I love tea, as in the activity. The drink is nice, too. A few months ago I finally got around to hosting a semi-formal tea (semi because I served tea buffet style). I spent a few months before that collecting a variety of teacups and saucers so that I could create an interesting display of china, invited my friends over, and ate my weight in confection dusted carbohydrates. Yum, tea.
Missing from my efforts was the perfect teapot. What I'd like is a silver teapot, that I know for sure. What I'm unsure about is whether or not I'd like a silver sugar bowl and creamer to go with, or if I want to stick to my normal, white ceramic serving pieces for these. And I don't know if I want my silver teapot to be traditional, transitional, modern, eclectic... currently there are about five hundred teapots I'd like to have, so you can see how this might become an issue.
I love the concept of this teapot... set it on the stove to boil, wait for the design to appear (indicating boiling water), and then use it to serve:
The elegance of a silver teapot is hard to top, although I need to do some research to figure out if there is anything to worry about as the teapot ages. The inside of an aged silverplated pot can look scary, and although the interior is generally not silver, I don't know what it is or if I should be drinking bits of it.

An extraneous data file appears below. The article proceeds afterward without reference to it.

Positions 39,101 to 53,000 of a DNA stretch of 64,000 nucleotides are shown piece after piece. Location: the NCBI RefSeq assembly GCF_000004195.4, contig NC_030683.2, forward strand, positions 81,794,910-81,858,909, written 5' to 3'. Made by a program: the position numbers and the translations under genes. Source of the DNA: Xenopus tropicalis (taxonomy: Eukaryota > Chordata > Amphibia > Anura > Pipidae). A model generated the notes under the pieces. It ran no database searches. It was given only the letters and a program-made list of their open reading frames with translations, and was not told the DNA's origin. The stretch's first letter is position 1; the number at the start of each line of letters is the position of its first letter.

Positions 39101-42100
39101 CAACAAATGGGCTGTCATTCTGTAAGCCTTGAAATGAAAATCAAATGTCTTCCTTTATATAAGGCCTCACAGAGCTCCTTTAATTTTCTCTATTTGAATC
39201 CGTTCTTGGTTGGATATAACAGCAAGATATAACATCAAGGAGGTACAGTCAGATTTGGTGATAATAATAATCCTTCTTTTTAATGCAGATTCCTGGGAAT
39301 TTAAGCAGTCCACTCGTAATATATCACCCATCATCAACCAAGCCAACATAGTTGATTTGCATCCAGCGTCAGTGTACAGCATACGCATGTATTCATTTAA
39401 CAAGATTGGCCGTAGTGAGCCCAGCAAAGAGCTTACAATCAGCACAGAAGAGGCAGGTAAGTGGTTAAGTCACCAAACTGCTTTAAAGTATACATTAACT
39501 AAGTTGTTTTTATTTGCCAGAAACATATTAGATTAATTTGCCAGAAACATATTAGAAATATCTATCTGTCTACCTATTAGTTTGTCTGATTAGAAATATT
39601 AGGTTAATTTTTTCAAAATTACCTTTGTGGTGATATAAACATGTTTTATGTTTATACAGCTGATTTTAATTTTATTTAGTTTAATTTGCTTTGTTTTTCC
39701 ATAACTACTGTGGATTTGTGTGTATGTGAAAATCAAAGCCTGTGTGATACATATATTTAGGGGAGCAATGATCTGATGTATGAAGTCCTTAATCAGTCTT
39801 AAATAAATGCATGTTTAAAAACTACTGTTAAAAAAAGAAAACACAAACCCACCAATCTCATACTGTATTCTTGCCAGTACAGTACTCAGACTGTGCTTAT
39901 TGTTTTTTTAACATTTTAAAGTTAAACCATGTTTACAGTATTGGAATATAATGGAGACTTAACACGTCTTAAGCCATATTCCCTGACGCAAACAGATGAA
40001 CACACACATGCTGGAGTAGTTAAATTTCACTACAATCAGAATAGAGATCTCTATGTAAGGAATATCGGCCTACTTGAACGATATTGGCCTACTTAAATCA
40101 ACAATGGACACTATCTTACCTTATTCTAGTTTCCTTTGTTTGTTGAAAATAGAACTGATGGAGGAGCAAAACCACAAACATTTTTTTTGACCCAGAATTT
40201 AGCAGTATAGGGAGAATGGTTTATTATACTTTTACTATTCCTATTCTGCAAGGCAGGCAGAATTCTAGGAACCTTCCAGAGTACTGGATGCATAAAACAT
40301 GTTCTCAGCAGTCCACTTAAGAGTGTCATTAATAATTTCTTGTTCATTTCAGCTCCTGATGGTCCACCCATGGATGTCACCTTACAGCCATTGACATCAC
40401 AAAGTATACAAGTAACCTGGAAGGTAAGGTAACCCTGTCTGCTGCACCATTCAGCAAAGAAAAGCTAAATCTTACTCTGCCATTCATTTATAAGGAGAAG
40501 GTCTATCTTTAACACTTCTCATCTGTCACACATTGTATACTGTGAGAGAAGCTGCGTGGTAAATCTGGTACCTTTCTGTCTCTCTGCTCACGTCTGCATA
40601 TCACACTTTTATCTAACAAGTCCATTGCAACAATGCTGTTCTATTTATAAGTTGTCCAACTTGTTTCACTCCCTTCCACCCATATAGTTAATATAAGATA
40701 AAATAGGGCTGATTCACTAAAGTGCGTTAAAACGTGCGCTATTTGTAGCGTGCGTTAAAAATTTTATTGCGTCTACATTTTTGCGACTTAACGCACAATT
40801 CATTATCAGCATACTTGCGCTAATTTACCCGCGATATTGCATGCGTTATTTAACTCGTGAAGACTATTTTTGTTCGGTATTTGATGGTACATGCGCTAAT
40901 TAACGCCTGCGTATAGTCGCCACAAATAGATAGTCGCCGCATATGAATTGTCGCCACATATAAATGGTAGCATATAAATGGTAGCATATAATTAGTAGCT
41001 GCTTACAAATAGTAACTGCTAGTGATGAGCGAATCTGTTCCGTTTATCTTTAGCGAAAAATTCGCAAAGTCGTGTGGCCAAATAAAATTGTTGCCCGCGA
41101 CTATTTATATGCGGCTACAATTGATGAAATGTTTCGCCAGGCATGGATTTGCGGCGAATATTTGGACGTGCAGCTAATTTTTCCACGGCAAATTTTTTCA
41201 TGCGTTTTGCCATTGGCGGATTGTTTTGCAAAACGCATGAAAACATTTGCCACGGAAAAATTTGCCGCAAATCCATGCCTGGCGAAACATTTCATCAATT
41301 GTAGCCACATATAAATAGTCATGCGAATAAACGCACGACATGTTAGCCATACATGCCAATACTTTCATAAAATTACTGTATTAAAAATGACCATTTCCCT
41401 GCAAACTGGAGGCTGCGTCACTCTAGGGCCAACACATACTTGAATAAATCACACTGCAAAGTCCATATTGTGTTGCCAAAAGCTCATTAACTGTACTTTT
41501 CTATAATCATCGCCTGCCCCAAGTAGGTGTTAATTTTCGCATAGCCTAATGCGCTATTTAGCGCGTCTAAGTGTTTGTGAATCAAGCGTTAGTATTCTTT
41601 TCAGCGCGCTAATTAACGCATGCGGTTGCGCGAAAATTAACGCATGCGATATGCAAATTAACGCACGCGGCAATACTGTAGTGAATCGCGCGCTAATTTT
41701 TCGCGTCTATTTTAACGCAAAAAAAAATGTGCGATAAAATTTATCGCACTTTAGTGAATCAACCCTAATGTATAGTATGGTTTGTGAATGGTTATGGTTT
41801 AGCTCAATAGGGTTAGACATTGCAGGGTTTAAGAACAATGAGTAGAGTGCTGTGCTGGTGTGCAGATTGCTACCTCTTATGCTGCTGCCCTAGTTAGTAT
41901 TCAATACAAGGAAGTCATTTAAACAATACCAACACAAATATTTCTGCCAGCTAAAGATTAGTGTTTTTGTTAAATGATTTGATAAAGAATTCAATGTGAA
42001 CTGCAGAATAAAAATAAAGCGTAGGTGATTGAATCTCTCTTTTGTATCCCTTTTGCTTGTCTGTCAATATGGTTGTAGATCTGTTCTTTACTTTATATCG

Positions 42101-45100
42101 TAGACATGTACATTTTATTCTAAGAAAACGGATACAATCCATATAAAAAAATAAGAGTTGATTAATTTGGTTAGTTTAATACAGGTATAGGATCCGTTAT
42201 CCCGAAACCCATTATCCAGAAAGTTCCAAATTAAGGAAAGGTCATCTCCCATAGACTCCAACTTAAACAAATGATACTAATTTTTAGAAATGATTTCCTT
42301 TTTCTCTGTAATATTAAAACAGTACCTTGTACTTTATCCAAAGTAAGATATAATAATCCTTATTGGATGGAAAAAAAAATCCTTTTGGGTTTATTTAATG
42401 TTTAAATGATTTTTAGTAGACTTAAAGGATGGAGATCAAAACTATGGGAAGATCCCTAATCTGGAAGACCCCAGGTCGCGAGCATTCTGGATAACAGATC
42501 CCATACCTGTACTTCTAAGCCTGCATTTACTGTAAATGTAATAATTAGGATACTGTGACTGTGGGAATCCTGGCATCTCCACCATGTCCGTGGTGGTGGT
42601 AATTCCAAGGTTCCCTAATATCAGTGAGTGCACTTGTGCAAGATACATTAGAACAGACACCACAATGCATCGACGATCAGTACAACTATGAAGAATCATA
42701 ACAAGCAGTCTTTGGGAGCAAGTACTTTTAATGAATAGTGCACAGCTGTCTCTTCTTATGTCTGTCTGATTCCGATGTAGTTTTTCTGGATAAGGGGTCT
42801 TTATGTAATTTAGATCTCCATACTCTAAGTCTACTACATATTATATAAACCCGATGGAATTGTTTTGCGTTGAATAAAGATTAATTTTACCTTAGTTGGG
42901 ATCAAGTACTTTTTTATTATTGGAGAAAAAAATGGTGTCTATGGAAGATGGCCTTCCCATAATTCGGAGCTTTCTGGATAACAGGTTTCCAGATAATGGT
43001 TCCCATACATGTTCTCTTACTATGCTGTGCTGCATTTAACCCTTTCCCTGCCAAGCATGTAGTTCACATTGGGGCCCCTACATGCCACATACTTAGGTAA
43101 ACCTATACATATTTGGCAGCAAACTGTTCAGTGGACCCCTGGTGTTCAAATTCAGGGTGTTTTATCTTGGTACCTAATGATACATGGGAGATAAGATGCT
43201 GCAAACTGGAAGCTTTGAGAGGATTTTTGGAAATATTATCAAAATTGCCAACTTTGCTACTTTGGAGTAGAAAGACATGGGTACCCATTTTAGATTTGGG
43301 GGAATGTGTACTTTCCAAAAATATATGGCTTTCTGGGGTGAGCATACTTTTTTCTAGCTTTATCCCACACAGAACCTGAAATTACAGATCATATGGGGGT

Properly serving would mean a silver tea service, on an elegant silver tray:
I love the ornate details of that set, but I have to admit even though I lean traditional, I might tire of the busyness of those pieces. Plus, I sense they'd be a nightmare to polish (especially since I get around to polishing the silver pieces I already own - a punchbowl, some candlesticks, coasters, jewelry) about once a year. Therefore, flat surfaces are a lot easier to bring to a shine).
As much as I love tea, I was well into my thirties before I had it in a high tea setting for the first time, when my husband and I visited his grandmother in London. I said then and I repeat today that I could easily adapt to a country where it's perfectly acceptable to stop what you're doing in favor of scones at 3pm.
Back in the States, my family tends to eat a big pancake breakfast on Sunday mornings that does not leave much room or desire for lunch. We graze in late afternoon with a sort of tea, nothing formal and certainly with no silver teapot (having not yet purchased one!), followed by a late, light dinner. My hope is that we get a little more formal about Sunday tea as I think it would be a nice tradition to pass down to my half-English children.
But first... I must find and commit to a teapot.